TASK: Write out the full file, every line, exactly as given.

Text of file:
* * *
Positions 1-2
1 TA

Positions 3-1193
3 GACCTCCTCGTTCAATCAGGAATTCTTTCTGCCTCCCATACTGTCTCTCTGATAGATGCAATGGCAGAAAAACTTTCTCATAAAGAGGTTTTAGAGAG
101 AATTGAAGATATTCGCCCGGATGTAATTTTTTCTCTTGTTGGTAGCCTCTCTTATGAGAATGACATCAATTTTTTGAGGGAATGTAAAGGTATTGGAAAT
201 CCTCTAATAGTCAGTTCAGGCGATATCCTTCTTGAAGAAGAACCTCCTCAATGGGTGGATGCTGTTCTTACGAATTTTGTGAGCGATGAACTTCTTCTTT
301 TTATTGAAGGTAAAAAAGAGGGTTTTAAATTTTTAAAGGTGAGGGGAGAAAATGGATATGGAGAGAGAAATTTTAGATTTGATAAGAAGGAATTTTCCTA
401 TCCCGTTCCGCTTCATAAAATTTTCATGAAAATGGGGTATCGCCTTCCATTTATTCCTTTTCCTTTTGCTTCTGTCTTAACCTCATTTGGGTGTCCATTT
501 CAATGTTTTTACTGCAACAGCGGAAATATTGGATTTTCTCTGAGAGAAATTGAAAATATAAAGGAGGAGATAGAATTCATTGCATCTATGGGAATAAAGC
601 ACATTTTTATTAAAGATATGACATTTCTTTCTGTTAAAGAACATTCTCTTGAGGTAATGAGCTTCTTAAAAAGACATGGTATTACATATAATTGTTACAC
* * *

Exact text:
Positions 1-2
1 TA

Positions 3-1193
3 GACCTCCTCGTTCAATCAGGAATTCTTTCTGCCTCCCATACTGTCTCTCTGATAGATGCAATGGCAGAAAAACTTTCTCATAAAGAGGTTTTAGAGAG
101 AATTGAAGATATTCGCCCGGATGTAATTTTTTCTCTTGTTGGTAGCCTCTCTTATGAGAATGACATCAATTTTTTGAGGGAATGTAAAGGTATTGGAAAT
201 CCTCTAATAGTCAGTTCAGGCGATATCCTTCTTGAAGAAGAACCTCCTCAATGGGTGGATGCTGTTCTTACGAATTTTGTGAGCGATGAACTTCTTCTTT
301 TTATTGAAGGTAAAAAAGAGGGTTTTAAATTTTTAAAGGTGAGGGGAGAAAATGGATATGGAGAGAGAAATTTTAGATTTGATAAGAAGGAATTTTCCTA
401 TCCCGTTCCGCTTCATAAAATTTTCATGAAAATGGGGTATCGCCTTCCATTTATTCCTTTTCCTTTTGCTTCTGTCTTAACCTCATTTGGGTGTCCATTT
501 CAATGTTTTTACTGCAACAGCGGAAATATTGGATTTTCTCTGAGAGAAATTGAAAATATAAAGGAGGAGATAGAATTCATTGCATCTATGGGAATAAAGC
601 ACATTTTTATTAAAGATATGACATTTCTTTCTGTTAAAGAACATTCTCTTGAGGTAATGAGCTTCTTAAAAAGACATGGTATTACATATAATTGTTACAC